# Evaluation of Vandermonde matrix

I would like to construct a Finite Element basis by using a generalized Vandermonde matrix. The idea is to compute the values of a suitable modal basis ('prime basis') at a set of points in reference space and express the values of Finite Element basis functions as a linear combination of the members of the prime basis as explained in the references [1] or [2].

I have the following problem. The primal basis of choice on triangles/tetrahedra is Dubiner basis and uses Jacobi polynomials. When I evaluate this basis, some entries in the Vandermonde matrix are nearly zero ( ~ 10^-17), but it appears that they should be in fact exactly zero. Later on, when I use the Vandermonde matrix to compute the values of Lagrange shape functions, some of the resulting values are again slightly perturbed. The consequence of this is that the sum of all Lagrange shape functions at certain points is not exactly 1, and the sum of derivatives is not exactly 0.

I am wondering if anyone has ever encountered a problem like this and if there's a remedy. I searched in books and on google, but with no success. As I would like to use higher-order shape functions in a CFD code, I'm afraid that the errors in the shape function evaluation will introduce instabilities.

To give a bit of implementation details: I implemented the computation of Dubiner modes in C++ in two different ways:

a) 'direct' implementation using a recursive formula for Jacobi polynomials as explained in [1] and [2]. This is known to fail at the vertex (-1,1) of the reference triangle due to a singularity in the collapsed coordinate transformation.

b) a 'workaround' implementation described in [3]. In accordance with the observations made in this paper, the errors obtained by b) are slightly smaller than in case a).

[1] Jan S. Hesthaven, Tim Warburton: Nodal Discontinuous Galerkin Methods: Algorithms, Analysis, and Applications

[2] George Em Karniadakis, Spencer J. Sherwin: Spectral/hp Element Methods for Computational Fluid Dynamics

[3] Robert C. Kirby: Singularity-free evaluation of collapsed-coordinate orthogonal polynomials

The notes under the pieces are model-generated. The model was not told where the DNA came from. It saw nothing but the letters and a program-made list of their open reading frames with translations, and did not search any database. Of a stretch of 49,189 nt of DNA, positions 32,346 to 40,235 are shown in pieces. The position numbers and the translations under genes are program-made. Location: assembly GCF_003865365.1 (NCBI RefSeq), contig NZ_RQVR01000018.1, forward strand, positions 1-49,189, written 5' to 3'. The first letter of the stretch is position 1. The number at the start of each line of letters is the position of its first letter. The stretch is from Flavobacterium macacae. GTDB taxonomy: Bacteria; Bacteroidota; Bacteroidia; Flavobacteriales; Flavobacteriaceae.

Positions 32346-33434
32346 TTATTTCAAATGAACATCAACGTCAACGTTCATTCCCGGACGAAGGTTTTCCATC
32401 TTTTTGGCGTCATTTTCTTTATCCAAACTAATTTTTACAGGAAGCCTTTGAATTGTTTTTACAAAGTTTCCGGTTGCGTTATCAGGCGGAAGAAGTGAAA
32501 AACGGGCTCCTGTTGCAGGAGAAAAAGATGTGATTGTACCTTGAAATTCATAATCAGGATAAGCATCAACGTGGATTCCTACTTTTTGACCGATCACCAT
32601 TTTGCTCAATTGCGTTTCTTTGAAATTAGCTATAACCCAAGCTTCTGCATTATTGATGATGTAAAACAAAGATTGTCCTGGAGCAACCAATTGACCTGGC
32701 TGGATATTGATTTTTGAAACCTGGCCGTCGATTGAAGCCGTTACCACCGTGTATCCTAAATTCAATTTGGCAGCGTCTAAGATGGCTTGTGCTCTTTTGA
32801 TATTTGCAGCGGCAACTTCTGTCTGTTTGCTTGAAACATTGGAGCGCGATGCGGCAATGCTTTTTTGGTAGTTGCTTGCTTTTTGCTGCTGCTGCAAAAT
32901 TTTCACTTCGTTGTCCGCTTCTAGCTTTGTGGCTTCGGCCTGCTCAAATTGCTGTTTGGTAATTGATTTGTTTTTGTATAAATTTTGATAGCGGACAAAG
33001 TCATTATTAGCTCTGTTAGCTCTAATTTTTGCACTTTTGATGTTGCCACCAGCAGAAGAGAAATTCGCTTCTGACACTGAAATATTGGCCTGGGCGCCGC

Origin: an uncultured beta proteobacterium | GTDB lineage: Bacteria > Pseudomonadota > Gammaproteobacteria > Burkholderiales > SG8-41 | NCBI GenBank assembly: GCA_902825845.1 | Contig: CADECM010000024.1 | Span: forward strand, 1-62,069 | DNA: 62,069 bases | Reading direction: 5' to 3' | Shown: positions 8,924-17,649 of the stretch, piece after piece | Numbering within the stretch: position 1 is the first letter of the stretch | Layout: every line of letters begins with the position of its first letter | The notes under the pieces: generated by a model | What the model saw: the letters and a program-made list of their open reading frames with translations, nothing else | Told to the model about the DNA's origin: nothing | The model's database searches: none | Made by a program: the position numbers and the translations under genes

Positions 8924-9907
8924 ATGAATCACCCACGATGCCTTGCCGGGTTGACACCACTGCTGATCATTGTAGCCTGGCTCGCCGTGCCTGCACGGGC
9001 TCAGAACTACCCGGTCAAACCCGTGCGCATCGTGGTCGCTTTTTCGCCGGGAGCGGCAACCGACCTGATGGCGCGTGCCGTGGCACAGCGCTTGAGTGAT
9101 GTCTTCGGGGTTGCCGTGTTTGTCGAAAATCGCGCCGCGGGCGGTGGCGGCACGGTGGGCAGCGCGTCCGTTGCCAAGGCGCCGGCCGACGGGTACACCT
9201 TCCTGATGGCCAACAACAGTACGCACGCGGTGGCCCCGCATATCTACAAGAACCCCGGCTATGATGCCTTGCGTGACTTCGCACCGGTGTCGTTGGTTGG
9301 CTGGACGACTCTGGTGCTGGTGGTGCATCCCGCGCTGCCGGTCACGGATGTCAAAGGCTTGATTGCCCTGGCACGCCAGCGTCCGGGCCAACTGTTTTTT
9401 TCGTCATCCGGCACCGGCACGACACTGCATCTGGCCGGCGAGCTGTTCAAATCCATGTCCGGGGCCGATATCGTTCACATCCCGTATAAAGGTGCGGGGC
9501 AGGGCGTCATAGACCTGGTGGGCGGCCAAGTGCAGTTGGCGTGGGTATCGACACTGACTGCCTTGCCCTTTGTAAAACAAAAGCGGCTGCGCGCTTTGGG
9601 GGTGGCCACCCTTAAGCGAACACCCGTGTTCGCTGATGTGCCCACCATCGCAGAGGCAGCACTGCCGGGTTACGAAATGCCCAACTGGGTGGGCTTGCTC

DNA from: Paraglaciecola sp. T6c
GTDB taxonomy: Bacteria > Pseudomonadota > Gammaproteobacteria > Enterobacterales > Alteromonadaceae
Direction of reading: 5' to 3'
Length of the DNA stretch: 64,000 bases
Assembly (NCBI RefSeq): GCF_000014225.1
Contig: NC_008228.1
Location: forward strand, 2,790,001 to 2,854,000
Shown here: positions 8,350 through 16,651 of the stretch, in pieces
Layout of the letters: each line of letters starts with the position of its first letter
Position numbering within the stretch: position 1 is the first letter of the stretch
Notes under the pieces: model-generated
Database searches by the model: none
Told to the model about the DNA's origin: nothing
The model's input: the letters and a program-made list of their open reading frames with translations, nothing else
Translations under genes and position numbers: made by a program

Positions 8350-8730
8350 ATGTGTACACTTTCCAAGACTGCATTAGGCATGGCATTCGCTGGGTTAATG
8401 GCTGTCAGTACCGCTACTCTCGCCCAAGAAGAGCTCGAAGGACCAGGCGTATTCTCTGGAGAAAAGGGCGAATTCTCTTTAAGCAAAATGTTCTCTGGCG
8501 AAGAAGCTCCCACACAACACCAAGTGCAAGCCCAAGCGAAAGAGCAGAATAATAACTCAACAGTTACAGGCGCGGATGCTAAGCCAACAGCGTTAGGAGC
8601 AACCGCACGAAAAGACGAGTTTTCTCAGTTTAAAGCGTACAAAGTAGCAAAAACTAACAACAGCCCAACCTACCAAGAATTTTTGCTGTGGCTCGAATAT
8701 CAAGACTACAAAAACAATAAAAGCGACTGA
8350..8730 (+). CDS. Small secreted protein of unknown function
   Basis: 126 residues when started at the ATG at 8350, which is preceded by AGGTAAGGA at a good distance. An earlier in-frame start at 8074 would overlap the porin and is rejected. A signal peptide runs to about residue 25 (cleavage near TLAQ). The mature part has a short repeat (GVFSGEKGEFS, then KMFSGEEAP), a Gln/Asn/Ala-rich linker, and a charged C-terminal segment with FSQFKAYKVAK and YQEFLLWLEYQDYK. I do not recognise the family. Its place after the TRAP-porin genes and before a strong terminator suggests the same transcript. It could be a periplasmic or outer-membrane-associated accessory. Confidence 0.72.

• Aren't Vandermonde matrices typically ill-conditioned? I know that in some cases, the ill-conditioning isn't a problem, but this issue night be worth keeping in mind. – Geoff Oxberry Aug 7 '13 at 22:25
• Yes, they can be ill-conditioned. You can avoid this by selecting a 'good' set of interpolation points (described in [1] or the paper mentioned by JLC in his answer). Anyway, my problem is that the values of the matrix are not computed precisely enough (before I actually try to invert it). – Martin Vymazal Aug 8 '13 at 10:57
• I have read on your comments to other answers that you are using equidistant points to evaluate the polynomials. It is a bad idea for degrees higher that 5 or 6. Have you seen this link with some matlab scripts?? – sebas Mar 6 '14 at 21:59
• Thanks for the link. I think it also depends on your shape functions. I didn't use the equidistant point set with Lagrange shape functions of degree higher than 4 for actual computation and I would advise you to use a better basis than standard Lagrange for higher p. For scaling of condition number of Vandermonde matrix with modal bases, look for example in the thesis of Gonçalo Pena, page 33. – Martin Vymazal Mar 7 '14 at 9:16

This happens all the time due to numerical round-off and can't be avoided. In deal.II, we typically just set small elements (relative to some tolerance, say $10^{-14}$) to zero and rescale the matrix rows or columns if we know that their sum should be one.
• That's one reason. The other is that if we know that analytically certain entries need to sum to one but don't, then the error in these entries is biased rather than random. We can eliminate this bias by rescaling things. It's true that at the level of $10^{-14}$ this really makes no difference (we will always have errors of this magnitude) but it also doesn't cost very much. – Wolfgang Bangerth Aug 16 '13 at 2:13